REVIEW: FETCH THE BOLT CUTTERS

WRITTEN BY NICOLE GALIOTO
 

SEPTEMBER 17, 2020

Fiona Apple has always been a daring artist, straying far from any mainstream label to create an unparalleled personal image. Since her debut album, Tidal (1996), she has been unapologetic—a consistent theme in every album that’s followed. It was difficult to conceive the possibility of even greater honesty in her music, but then came her latest release and her first album in eight years, Fetch the Bolt Cutters. This is Fiona Apple, unstrung, at her most vulnerable and at her strongest.

 

Fetch the Bolt Cutters is being hailed as a perfect quarantine album, as Apple fittingly sings about being on the cusp of a breakthrough. But to label the album as merely something to pass time in lockdown would be superficial and antithetical to the intricate, multifaceted album.

 

Even if you are attuned to Apple’s unconventional sound, you may be inclined to think that the opening title, “I Want You to Love Me,” may be about her yearning for an unrequited love. In fact, the song starts with melodic piano and Apple’s soft vocals: “I’ve waited many years / Every print I left upon the track, has led me here.”

 

But make no mistake, this song, and the album as a whole, is not nearly as much about heartbreak as much as it is Apple’s invitation into her own self-discovery. Although Apple’s signature harrowing vocals are recognizable and reminiscent of her earlier songs like “Criminal” and “Sleep to Dream,” the album is anything but an easy listen. If you are someone who expects catchy melodies and smooth guitar, steer clear, because this album is not catered for mass appeal, and its raw, heavy content is not for the faint-hearted. 

 

About two minutes into the first song, the rhythm and consistency built up by rich piano sounds is overlapped by heavy percussion and Apple’s assertive, almost speaking, voice. “And I know, that you know that you got / The potential to pick me up,” she sings, her voice breaking in some parts before semi-shouting, “And I want you to use it / Blast the music / Bang it, bite it, bruise it.” This first song is emblematic of the album, which switches noticeably yet seamlessly between Apple’s vulnerability and anger.

 

In another song, “Shameika,” Apple returns to memories from middle school in which a girl named Shameika revealed to a young and bullied Apple her own strength and asserted that she “had potential.” This song, which also utilizes piano and percussion, takes heavy cues from improvisation and rhythmic fluctuations commonly found in jazz—these melodic caucophanies appear throughout many of her songs, constructively defining the album.

 

Apple’s lyrics oscillate between bitterness and forgiveness in “Relay,” in which she recounts the experience of being sexually assaulted by a stranger at the age of 12 and lyricizes her eventual forgiveness. She starts the song with, “Evil is a relay sport / When the one who’s burned / Turns to pass the torch” and later sings on the same track, “But I know if I hate you for hating me / I will have entered the endless race.”

 

Apple uses an abundance of wordplay, but she manages to do so tastefully. Her vocabulary adds a sardonic undertone in songs such as “Under the Table,” in which Apple recounts a dinner she was unfortunately required to attend. She sings: “I would beg to disagree / But begging disagrees with me”. In a moment that could be read as standoffish, Apple recounts this experience with a certain rawness that is best articulated through her complex lyricism.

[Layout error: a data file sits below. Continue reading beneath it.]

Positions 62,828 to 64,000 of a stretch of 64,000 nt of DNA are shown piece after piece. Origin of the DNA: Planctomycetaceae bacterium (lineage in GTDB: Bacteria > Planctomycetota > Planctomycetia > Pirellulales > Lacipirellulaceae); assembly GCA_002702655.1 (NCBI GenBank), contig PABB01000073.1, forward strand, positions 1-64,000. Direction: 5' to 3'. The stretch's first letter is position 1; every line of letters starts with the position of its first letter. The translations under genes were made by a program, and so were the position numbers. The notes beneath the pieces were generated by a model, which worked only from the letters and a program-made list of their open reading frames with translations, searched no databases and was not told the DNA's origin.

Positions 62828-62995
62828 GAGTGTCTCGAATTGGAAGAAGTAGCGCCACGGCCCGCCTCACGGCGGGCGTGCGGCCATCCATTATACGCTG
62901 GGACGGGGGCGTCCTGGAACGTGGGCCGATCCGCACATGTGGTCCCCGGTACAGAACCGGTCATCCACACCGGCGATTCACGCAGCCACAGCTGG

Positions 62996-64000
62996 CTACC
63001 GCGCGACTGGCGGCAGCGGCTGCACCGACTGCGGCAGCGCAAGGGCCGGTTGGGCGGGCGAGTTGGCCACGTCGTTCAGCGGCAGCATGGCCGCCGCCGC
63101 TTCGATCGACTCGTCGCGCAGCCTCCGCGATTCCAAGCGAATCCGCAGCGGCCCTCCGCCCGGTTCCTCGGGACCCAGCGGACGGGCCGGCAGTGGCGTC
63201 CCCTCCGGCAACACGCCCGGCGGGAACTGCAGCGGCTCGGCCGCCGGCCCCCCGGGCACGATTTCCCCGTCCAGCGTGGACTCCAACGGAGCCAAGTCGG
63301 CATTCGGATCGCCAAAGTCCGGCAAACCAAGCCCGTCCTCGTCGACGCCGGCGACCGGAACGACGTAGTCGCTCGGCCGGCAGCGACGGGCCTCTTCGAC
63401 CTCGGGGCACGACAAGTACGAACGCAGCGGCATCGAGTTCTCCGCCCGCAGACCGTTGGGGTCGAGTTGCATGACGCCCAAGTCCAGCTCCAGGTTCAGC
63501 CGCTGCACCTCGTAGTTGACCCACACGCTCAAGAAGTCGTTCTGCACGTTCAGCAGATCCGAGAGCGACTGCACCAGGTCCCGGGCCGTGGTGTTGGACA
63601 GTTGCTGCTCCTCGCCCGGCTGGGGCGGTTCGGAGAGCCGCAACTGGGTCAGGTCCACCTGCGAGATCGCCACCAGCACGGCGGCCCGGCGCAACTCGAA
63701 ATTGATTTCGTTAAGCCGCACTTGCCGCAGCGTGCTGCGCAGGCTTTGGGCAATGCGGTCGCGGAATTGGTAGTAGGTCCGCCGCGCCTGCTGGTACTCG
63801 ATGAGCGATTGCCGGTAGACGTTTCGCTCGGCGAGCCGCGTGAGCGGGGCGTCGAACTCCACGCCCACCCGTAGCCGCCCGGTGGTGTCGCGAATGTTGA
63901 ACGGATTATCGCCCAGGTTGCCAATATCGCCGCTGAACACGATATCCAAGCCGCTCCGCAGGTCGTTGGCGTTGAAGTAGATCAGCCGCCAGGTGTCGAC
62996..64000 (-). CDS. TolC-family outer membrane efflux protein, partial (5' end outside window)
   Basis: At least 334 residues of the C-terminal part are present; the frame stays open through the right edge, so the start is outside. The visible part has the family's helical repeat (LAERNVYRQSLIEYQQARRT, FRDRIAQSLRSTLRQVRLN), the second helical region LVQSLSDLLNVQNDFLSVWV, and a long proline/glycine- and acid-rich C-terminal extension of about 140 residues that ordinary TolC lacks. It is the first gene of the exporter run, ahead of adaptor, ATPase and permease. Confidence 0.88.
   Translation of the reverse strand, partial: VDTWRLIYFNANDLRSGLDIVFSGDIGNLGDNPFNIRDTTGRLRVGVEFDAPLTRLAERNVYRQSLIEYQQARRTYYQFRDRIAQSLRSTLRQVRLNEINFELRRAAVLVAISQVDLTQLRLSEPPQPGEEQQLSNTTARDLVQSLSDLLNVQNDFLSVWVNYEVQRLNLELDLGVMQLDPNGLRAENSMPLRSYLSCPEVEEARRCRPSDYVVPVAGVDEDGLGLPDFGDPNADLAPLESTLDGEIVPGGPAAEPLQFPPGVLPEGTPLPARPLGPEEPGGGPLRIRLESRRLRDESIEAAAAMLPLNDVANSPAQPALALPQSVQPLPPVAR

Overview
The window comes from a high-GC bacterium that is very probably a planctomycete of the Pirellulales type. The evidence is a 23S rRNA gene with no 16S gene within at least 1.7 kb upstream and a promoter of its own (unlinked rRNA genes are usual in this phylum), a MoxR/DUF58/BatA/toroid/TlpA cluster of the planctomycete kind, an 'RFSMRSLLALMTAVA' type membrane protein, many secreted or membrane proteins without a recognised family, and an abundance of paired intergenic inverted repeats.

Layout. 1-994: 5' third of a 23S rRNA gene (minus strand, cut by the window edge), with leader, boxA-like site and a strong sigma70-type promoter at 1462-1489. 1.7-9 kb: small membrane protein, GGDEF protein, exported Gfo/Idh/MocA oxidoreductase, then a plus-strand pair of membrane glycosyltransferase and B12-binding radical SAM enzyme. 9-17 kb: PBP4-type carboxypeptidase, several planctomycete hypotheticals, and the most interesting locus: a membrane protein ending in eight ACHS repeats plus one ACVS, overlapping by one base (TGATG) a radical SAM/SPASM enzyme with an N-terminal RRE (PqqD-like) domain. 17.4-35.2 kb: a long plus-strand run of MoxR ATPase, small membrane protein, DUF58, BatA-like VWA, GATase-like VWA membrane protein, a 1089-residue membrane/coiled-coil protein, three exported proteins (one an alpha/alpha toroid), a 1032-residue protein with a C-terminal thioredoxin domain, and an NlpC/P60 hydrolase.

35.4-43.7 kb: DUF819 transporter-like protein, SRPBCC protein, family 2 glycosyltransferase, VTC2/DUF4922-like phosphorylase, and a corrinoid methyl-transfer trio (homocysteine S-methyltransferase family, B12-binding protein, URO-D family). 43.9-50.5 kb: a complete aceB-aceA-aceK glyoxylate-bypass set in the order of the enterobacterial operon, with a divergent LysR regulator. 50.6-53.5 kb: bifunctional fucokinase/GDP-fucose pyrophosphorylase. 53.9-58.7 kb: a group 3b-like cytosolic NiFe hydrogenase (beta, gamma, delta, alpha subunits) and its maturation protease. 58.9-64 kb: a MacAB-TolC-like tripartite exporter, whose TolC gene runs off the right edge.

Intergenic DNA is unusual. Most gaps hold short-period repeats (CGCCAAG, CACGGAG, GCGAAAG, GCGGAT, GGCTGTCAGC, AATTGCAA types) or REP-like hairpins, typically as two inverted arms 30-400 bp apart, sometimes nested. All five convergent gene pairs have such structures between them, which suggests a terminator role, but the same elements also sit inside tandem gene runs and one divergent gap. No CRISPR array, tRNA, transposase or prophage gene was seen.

If some of Apple’s songs seem filled with cynicism, then liberation serves as an equal counterpart; especially towards the end of songs like “Fetch the Bolt Cutters,” a cacophony of barking dogs frees a melody which would otherwise seem to loop incessantly.

 

Apple’s anxiety and harsh vocals culminate on songs like “Newspaper” and “Rack of His.” 

Other songs on the album break that pattern in favor of whisper-like singing, such as in “Cosmonauts,” regarding the effort of enduring relationships, and the soft vocals that define the ballad-esque “Ladies,” an homage to female empowerment. Here, Apple is at her most polished. In “For Her,” Apple carefully undermines the patriarchy; the song’s poetic lyrics make it somewhat digestible, contrasted against a backdrop of heavy drums and gospel-like background vocals.

 

But not only is her album about the empowerment of women; “Heavy Balloon” is about the struggles Apple faces with depression. The restless energy of the song matches the lyrics--- through groovy bass and heavy drums, Apple bursts, “I’ve been sucking it in so long I’m bursting at the seams.”

 

Ritualistic looping and chant-like vocals paired with heavy drums featured on “Drumset” and “On I go” end her album on an almost spiritual note.  And yet, even with the last track, “On I go,” Apple breaks this ritual with an interruption. She stumbles over the hook, yet chooses to leave it in the final cut: “Aw, fuck, shit,” a reminder of the personal imperfections that are mostly masked by the mastery of her craft.

 

All in all, “Fetch the Bolt Cutters” strikes a beautiful balance between the specific general, making it so that each song is relatable and equally sincere. Apple is not trying to be the archetype “bad girl” that people had labelled her after Tidal. If there were any people she thought of pleasing on her last album, those worries have proven to disappear. 

 

Apple, on “Newspaper,” encapsulates the feeling that listeners are left with after hearing the album a few times: “In my own way, I fell in love with you.”